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How to Blue a Revolver the Right Way: Step by Step

Many gun owners around the world have enjoyed the practice of bluing through the years. The benefits of this process have been great for revolvers too. You may be wondering how to do this the right way on your revolver.

To blue a revolver, start by cleaning thoroughly every part and piece you plan to blue. Then apply the solution to the parts or dip the revolver into the solution. When cold bluing, you will now wait a day before cleaning the revolver. When hot bluing you rinse right away and clean any excess solution off.

As a revolver owner, you will have experienced many aspects of gun care. This one may be an unfamiliar one to you. If you are interested in bluing your revolver, here’s a step by step guide of the right way to do it.

What Is the Process of Bluing?

Gun bluing has been used by gunsmiths for centuries. This practice reached a peak during the 19th century, mainly thanks to the protection it lends against corrosion. It also has the added benefit of increasing the aesthetic appeal of the gun.

The process of bluing entails the treatment of a gun with a solution. This solution turns red iron oxide into black iron oxide. Treating a revolver with this solution also gives it a protective layer that prevents damage from particulate pollutants.

Black iron oxide gives guns a blue sheen. You can use this treatment on the barrel on your revolver, on the body, and on various components including the magazine and the frame. Gun experts recommend keeping the treatment away from the gun springs of a revolver.

The most popular types of bluing are cold and hot bluing, which involve different techniques. The steps to follow for bluing a revolver will vary depending on the chosen technique.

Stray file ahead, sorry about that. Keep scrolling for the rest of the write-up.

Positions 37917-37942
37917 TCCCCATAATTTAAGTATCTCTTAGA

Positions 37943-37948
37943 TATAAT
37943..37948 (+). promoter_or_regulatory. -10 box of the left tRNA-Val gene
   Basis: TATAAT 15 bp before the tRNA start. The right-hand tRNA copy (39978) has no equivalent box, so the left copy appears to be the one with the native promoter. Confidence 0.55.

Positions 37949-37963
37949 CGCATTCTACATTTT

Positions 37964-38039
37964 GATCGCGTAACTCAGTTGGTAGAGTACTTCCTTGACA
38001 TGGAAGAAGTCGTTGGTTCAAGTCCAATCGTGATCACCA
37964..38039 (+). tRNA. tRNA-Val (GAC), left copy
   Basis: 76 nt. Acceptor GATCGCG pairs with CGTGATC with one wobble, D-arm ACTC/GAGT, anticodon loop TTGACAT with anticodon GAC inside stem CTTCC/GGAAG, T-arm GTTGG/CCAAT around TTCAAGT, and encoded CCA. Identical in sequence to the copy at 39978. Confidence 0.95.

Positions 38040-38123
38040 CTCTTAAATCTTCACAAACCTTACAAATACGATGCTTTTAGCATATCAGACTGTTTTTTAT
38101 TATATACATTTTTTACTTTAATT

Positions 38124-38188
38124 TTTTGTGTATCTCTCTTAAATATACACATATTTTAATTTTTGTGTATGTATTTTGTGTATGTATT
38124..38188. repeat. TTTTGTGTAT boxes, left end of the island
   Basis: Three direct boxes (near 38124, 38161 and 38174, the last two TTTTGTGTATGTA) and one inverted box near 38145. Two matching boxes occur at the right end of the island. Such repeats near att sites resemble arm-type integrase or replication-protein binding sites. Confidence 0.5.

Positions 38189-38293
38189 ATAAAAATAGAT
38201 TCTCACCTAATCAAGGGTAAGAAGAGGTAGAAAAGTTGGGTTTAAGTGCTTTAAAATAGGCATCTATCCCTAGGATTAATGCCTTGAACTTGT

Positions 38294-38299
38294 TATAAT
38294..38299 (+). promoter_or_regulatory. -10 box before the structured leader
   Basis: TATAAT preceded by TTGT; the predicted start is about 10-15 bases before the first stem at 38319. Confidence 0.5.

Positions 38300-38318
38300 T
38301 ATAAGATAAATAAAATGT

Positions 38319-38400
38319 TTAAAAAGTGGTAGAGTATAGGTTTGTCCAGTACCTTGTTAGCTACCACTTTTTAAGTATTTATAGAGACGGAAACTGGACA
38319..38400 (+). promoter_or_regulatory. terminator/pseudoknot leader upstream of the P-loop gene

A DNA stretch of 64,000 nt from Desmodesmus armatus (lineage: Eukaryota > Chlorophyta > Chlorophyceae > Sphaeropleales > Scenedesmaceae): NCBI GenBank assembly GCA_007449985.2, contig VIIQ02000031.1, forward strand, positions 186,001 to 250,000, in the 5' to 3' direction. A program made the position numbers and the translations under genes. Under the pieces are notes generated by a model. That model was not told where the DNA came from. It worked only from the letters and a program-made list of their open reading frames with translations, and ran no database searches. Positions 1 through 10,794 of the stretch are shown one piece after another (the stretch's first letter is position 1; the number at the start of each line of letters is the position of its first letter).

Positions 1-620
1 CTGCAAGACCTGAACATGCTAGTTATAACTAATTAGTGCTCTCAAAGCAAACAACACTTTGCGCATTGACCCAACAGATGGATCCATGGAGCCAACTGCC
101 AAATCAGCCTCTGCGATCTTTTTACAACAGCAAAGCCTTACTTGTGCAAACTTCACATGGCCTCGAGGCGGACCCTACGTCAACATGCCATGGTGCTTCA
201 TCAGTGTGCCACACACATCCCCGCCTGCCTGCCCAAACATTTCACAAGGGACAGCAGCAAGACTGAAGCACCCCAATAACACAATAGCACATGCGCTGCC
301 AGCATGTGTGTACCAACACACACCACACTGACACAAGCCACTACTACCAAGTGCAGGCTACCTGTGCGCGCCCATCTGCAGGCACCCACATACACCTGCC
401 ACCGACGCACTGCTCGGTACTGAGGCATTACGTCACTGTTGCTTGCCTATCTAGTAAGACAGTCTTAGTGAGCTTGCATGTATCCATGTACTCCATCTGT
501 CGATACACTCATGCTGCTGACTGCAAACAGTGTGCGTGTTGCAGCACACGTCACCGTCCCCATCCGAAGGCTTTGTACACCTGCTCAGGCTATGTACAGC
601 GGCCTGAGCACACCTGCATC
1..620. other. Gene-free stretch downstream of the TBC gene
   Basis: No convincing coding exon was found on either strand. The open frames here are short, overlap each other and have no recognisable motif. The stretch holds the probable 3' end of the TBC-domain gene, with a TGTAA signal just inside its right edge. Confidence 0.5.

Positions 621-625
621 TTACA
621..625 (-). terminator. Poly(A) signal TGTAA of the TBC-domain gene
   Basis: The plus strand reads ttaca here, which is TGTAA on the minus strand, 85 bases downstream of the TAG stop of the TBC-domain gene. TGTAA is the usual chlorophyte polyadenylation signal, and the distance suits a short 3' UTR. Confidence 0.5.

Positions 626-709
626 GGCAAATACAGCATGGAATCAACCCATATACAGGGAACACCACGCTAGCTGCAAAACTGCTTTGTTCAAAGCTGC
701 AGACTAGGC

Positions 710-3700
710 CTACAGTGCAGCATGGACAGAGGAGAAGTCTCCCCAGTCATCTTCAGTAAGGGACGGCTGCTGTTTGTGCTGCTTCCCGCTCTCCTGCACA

Here’s an instructional video for bluing a revolver, with written instruction below:

I use either Brownells, Palmetto State Armory, or Optics Planet to buy parts, that way I always know what I’m getting and that it will actually show up.

Can I Paint My Revolver?

Painting a revolver can be an easy job.

You will need some knowledge about how to disassemble your revolver, as you will very likely need to paint some parts on their own. Using paint appropriate for revolvers is also essential.

The most popular paints used for revolvers are Krylon and Rust-Oleum (links to Amazon), which offer great adherence. These easy to use paints are an easy way to customize the look of your revolver and to add to a polished finish effect.

Can You Blue a Stainless Steel Revolver?

Traditionally, bluing has been used primarily on revolvers made from carbon steel. This has led to the generally-held belief that bluing isn’t as effective on stainless steel. Despite this belief, it is possible to blue a stainless steel revolver when taking some things into account.

Classic bluing won’t work on a stainless steel revolver, but hot bluing is a great method to try. It makes the process much easier and much more effective, while providing far more protection against damage.

Cold bluing can be used too, but it may offer less protection and it may not offer as much shine on the finish.

How to Blue a Revolver the Right Way

Bluing a revolver can be a straightforward process, but you should be aware of the steps involved in doing it the right way. Here’s how to cold blue or hot blue a revolver, depending on your preference and circumstances.